Buddhism and science
Buddhism and science have increasingly been discussed as compatible, and Buddhism has entered into the science and religion dialogue. The case is made that the philosophic and psychological teachings within Buddhism share commonalities with modern scientific and philosophic thought. For example, Buddhism encourages the impartial investigation of Nature (an activity referred to as Dhamma-Vicaya in the Pali Canon) — the principal object of study being oneself. Some popular conceptions of Buddhism connect it to discourse regarding evolution, quantum theory, and cosmology, though most scientists see a separation between the religious and metaphysical statements of Buddhism and the methodology of science.[page needed] In 1993 a model deduced from Jean Piaget's theory of cognitive development was published arguing that Buddhism is a fourth mode of thought beyond magic, science and religion.
Buddhism has been described by some as rational and non-dogmatic, and there is evidence that this has been the case from the earliest period of its history, though some have suggested this aspect is given greater emphasis in modern times and is in part a reinterpretation. Not all forms of Buddhism eschew dogmatism, remain neutral on the subject of the supernatural, or are open to scientific discoveries. Buddhism is a varied tradition and aspects include fundamentalism, devotional traditions, and supplication to local spirits. Nevertheless, certain commonalities have been cited between scientific investigation and Buddhist thought. Tenzin Gyatso, the 14th Dalai Lama, in a speech at the meeting of the Society for Neuroscience, listed a "suspicion of absolutes" and a reliance on causality and empiricism as common philosophical principles shared between Buddhism and science.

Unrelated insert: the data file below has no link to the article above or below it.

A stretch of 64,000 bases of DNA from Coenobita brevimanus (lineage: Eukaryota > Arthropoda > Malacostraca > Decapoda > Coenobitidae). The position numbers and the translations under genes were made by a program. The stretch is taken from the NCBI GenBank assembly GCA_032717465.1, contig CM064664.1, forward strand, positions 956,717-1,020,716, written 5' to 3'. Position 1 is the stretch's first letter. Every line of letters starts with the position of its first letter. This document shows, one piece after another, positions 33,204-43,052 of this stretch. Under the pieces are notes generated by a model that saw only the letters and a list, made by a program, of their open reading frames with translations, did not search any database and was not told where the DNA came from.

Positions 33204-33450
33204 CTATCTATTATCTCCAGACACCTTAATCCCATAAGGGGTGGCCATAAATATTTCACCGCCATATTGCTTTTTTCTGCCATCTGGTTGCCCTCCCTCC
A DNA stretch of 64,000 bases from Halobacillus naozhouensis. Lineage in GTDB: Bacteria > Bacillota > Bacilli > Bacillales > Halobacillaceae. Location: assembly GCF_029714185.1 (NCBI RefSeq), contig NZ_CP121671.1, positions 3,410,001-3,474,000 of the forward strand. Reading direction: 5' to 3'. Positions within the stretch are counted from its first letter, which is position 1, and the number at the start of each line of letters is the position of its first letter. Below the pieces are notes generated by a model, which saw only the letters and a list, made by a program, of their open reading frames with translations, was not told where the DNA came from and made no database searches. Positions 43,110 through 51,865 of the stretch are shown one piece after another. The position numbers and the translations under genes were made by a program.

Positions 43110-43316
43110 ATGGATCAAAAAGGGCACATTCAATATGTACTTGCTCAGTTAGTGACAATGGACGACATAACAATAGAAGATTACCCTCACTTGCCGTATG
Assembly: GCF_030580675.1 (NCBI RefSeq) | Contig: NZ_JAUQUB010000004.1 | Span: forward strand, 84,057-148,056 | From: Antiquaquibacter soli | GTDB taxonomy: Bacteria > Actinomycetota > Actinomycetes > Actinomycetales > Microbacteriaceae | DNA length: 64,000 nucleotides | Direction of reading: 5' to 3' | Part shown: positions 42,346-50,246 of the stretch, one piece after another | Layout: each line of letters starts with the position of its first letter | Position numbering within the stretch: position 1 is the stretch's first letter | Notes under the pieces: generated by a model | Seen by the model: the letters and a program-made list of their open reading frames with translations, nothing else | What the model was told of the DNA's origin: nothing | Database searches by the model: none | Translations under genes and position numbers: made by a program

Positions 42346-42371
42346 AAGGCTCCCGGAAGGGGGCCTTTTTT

Buddhism and psychologyEdit
During the 1970s, several experimental studies suggested that Buddhist meditation could produce insights into a wide range of psychological states. Interest in the use of meditation as a means of providing insight into mind-states has recently been revived, following the increased availability of such brain-scanning technologies as fMRI and SPECT.
Such studies are enthusiastically encouraged by the present Dalai Lama, Tenzin Gyatso, who has long expressed an interest in exploring the connection between Buddhism and science and regularly attends the Mind and Life Institute Conferences.
In 1974 the Kagyu Buddhist teacher Chögyam Trungpa predicted that "Buddhism will come to the West as psychology". This view was apparently regarded with considerable skepticism at the time, but Buddhist concepts have indeed made most in-roads in the psychological sciences. Some modern scientific theories, such as Rogerian psychology, show strong parallels with Buddhist thought. Some of the most interesting work on the relationship between Buddhism and science is being done in the area of comparison between Yogacara theories regarding the store consciousness and modern evolutionary biology, especially DNA. This is because the Yogacara theory of karmic seeds works well in explaining the nature/nurture problem.
William James often drew on Buddhist ideas when framing perceptual concepts, such as his term "stream of consciousness," which is the literal English translation of the Pali vinnana-sota. The "stream of consciousness" is given various names throughout the many languages of Buddhadharma discourse but in English is generally known as "Mindstream". In Varieties of Religious Experience James also promoted the functional value of meditation for modern psychology. He is said to have proclaimed in a course lecture at Harvard, "This is the psychology everybody will be studying twenty-five years from now."
Buddhism as scienceEdit
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